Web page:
LOW means the comic was shown as receiving the second-lowest viewer vote total
     OUT means the comic lost in a head-to-head showdown or viewer vote, and was eliminated
     DQ means the comic was disqualified for breaking the show's rules

Season 5 (2007)

Last Comic Standing returned for a fifth season in the summer of 2007. Comedian Bill Bellamy hosted the show. The winner got $250,000 along with an NBC Universal contract and a Bravo special. Unlike previous versions, this season featured comics from around the world competing alongside Americans. Auditions were held in London, Montreal, Sydney, Los Angeles, New York, Minneapolis, San Antonio and Tempe.[6] The fifth season began June 13.[7] This series premiered on British music channel TMF on July 4, 2007.

The final ten comics were Lavell Crawford, Jon Reep, Gerry Dee, Amy Schumer, Ralph Harris, Doug Benson, Matt Kirshen, Debra DiGiovanni, Dante, and Gina Yashere.

The season finale aired on September 19, 2007 in which Jon Reep was revealed as the winner. Lavell Crawford was the season 5 runner-up.

Elimination Chart
Comics Head-to-head Public elimination
Ep 7 Ep 8 Ep 9 Ep 10 Ep 11 Ep 12 Ep 13
Lavell Crawford SAFE IN IN IN IN IN OUT
Ralph Harris WIN IN WIN OUT
Doug Benson IN IN OUT
Matt Kirshen IN WIN OUT
Debra DiGiovanni IN OUT
Dante OUT
Gina Yashere OUT
     LCS means the comic was the last comic standing
     SAFE means the comic won the immunity challenge
     WIN means the comic participated in and won a head-to-head showdown
     OUT means the comic lost a head-to-head showdown or viewer vote, and was eliminated

Season 6 (2008)

Bill Bellamy once again hosted. British television host Fearne Cotton joined him as co-host.

Season 6 semi-final rounds were held and filmed in Las Vegas at the Paris Hotel & Casino. The season finale also aired from Las Vegas. The season premiered on May 22, 2008, and was being shown in Britain on Paramount Comedy.

The season finale aired on August 7, 2008 during which Iliza Shlesinger was revealed as the winner, the first and only female to win the title. Marcus was the season 6 runner-up.

Elimination Chart
Comics Head-to-head Public Elimination
Ep 8 Ep 9 Ep 10 Ep 11 Ep 12
Iliza Shlesinger WIN WIN IN IN LCS
Louis Ramey IN IN IN IN OUT
Sean Cullen IN IN IN OUT
Adam Hunter IN IN IN OUT
Paul Foot IN OUT
Esther Ku OUT
God's Pottery OUT
     LCS means the comic was the last comic standing
     SAFE means the comic won the immunity challenge
     WIN means the comic participated in and won a head-to-head showdown
     OUT means the comic lost a head-to-head showdown or viewer vote, and was eliminated

Season 7 (2010)

The seventh season premiered on June 7, 2010, hosted by Craig Robinson. The show was again reworked following a format similar to the one used for Season 3, without a House or Challenges, with voting beginning right after the Semi-Finals. The judges for season 7 were Greg Giraldo, Natasha Leggero, and Andy Kindler. Comedians that have appeared this season include James Adomian, Paula Bel, Claudia Cogan, Alycia Cooper, Jim David, Jimmy Dore, Felipe Esparza, Rachel Feinstein, David Feldman, Kirk Fox, Nikki Glaser, Kyle Grooms, Tiffany Haddish, Ryan Hamilton, Michael J. Herbert, Adrienne Iapalucci, Jesse Joyce, Myq Kaplan, Cathy Ladman, Jamie Lee, Jared Logan, Shane Mauss, Amanda Melson, Kurt Metzger, Brian McKim, Christina Pazsitzky, Chip Pope, Jeff Ragsdale, Jerry Rocha, Jonathan Thymius, Guy Torry, Jason Weems, and Taylor Williamson. The winner was Felipe Esparza.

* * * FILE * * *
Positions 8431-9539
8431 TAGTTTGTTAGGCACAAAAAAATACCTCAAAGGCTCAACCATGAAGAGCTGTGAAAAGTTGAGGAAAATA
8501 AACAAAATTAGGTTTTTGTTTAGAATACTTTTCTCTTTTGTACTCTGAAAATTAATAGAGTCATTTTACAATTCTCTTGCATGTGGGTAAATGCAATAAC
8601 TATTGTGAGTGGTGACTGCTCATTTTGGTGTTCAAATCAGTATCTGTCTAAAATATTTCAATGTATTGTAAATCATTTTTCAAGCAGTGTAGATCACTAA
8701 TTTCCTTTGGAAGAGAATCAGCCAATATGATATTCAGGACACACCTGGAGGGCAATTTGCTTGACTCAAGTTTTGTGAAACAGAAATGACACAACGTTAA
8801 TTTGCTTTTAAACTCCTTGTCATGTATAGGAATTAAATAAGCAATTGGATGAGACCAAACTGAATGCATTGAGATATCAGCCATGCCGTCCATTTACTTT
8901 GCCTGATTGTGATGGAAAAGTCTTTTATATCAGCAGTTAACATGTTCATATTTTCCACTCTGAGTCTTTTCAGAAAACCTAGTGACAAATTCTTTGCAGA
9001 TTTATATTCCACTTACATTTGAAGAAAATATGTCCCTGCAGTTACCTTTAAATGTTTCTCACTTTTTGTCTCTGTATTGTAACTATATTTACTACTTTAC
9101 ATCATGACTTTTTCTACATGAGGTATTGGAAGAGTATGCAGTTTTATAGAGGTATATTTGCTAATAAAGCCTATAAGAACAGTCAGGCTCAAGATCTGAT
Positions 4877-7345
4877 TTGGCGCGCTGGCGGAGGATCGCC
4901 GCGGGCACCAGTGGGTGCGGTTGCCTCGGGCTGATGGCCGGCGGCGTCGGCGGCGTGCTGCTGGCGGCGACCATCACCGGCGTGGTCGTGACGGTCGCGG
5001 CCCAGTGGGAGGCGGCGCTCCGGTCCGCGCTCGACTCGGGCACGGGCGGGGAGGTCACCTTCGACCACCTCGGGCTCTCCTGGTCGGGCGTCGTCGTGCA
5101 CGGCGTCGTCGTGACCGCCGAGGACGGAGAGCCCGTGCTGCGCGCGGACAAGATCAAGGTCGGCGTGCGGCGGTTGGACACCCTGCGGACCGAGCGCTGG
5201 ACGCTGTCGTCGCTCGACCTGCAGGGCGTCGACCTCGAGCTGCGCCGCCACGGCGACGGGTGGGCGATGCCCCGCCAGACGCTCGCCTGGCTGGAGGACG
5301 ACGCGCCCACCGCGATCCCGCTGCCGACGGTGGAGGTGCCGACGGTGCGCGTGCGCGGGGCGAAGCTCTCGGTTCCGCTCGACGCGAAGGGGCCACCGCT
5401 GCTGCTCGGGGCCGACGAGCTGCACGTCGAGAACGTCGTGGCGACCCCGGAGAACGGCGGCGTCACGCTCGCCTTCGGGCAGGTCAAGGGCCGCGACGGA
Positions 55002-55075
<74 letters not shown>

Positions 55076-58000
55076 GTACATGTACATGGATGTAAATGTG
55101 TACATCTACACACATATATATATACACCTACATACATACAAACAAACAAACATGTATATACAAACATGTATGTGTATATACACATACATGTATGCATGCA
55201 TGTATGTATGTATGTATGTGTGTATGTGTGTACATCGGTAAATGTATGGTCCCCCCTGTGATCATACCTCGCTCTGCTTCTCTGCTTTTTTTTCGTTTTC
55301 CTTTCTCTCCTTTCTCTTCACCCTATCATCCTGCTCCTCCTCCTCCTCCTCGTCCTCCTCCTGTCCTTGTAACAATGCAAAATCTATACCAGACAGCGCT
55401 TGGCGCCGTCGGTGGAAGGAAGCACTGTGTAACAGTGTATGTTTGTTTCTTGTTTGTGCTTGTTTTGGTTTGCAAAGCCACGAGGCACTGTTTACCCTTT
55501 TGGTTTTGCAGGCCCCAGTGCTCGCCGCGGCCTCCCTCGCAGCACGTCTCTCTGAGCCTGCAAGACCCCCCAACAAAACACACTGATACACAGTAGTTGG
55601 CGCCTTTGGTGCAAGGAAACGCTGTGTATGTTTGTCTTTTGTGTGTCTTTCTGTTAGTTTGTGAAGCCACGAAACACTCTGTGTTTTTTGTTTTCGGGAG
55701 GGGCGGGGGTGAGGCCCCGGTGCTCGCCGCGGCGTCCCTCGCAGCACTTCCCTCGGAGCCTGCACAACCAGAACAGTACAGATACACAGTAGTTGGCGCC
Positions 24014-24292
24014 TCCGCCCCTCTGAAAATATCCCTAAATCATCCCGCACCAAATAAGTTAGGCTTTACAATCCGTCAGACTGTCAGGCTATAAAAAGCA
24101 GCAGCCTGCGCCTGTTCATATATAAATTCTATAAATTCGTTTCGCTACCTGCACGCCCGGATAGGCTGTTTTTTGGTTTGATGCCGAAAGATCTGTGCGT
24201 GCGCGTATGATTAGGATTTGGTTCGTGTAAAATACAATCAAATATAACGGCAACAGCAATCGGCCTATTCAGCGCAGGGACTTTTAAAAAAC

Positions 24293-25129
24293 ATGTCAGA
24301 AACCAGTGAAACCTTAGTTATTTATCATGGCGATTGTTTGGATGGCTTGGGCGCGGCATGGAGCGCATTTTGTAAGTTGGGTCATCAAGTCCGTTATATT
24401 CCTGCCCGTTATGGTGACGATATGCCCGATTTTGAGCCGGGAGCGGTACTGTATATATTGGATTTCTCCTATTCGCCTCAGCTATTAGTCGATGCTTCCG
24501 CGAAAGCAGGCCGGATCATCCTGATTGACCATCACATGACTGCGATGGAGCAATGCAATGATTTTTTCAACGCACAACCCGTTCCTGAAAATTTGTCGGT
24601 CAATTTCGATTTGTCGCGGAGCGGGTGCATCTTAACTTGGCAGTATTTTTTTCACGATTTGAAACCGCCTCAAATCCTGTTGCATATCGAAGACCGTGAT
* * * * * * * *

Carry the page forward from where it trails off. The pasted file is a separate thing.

Elimination Chart
Comics Public Elimination
Ep 6 Ep 7 Ep 8 Ep 9 Ep 10
Felipe Esparza IN IN IN IN LCS
Tommy Johnagin IN IN IN IN OUT
Roy Wood, Jr. IN IN IN IN OUT
Mike DeStefano IN IN IN IN OUT
Myq Kaplan IN IN IN IN OUT
Jonathan Thymius IN IN IN OUT
Rachel Feinstein IN IN OUT
Maronzio Vance IN OUT
Laurie Kilmartin IN OUT
James Adomian IN OUT
     LCS means the comic was the last comic standing
     OUT means the comic was eliminated based on viewer votes

Season 8 (2014)

Season 8 premiered on May 22, 2014, and consisted of 13 episodes.[1] Roseanne Barr, Keenen Ivory Wayans, and Russell Peters served as the judges with JB Smoove as the host. The winner received $250,000 and an NBC comedy development deal.[1] Eliminated contestants faced off in an online head-to-head competition called the "Comic Comeback", with fans voting via Twitter to bring back a comic to perform on the season finale.

Rather than holding open "live" auditions as in previous seasons, the eighth season started with 100 comedians who were invited by an NBC panel, based on reviews of emailed audition submissions.[8] The first four nights of the season were called "Invitationals" featuring 25 comics, with the winning comics from these rounds advancing to the semifinals.

Night one and night two both aired in a two-hour block on May 22, 2014. The following comics advanced to the semi-finals on night one: Tracey Ashley, Mark Normand, Dave Landau, Aida Rodriguez, Joe Machi, and Rod Man. On night two, comics advancing to the semi-final round included: Dana Eagle, Nick Guerra, Erin Jackson, Mike Vecchione, Jasper Redd, Lachlan Patterson, Tyree Elaine, and Jimmy Shubert. Night three aired on May 29, during which the following comics advanced to the next round of the competition: Chloe Hilliard, Alingon Mitra, Gerald Kelly, Zainab Johnson, DC Benny, Emily Galati, and Rocky LaPorte. Airing on June 5, the fourth night saw the advancement of Karlous Miller, DeAnne Smith, Nikki Carr, Tommy Ryman, Yamaneika Saunders, Mike Gaffney, and Monroe Martin. In all, 28 of the initial 100 comics advanced to the semi-finals.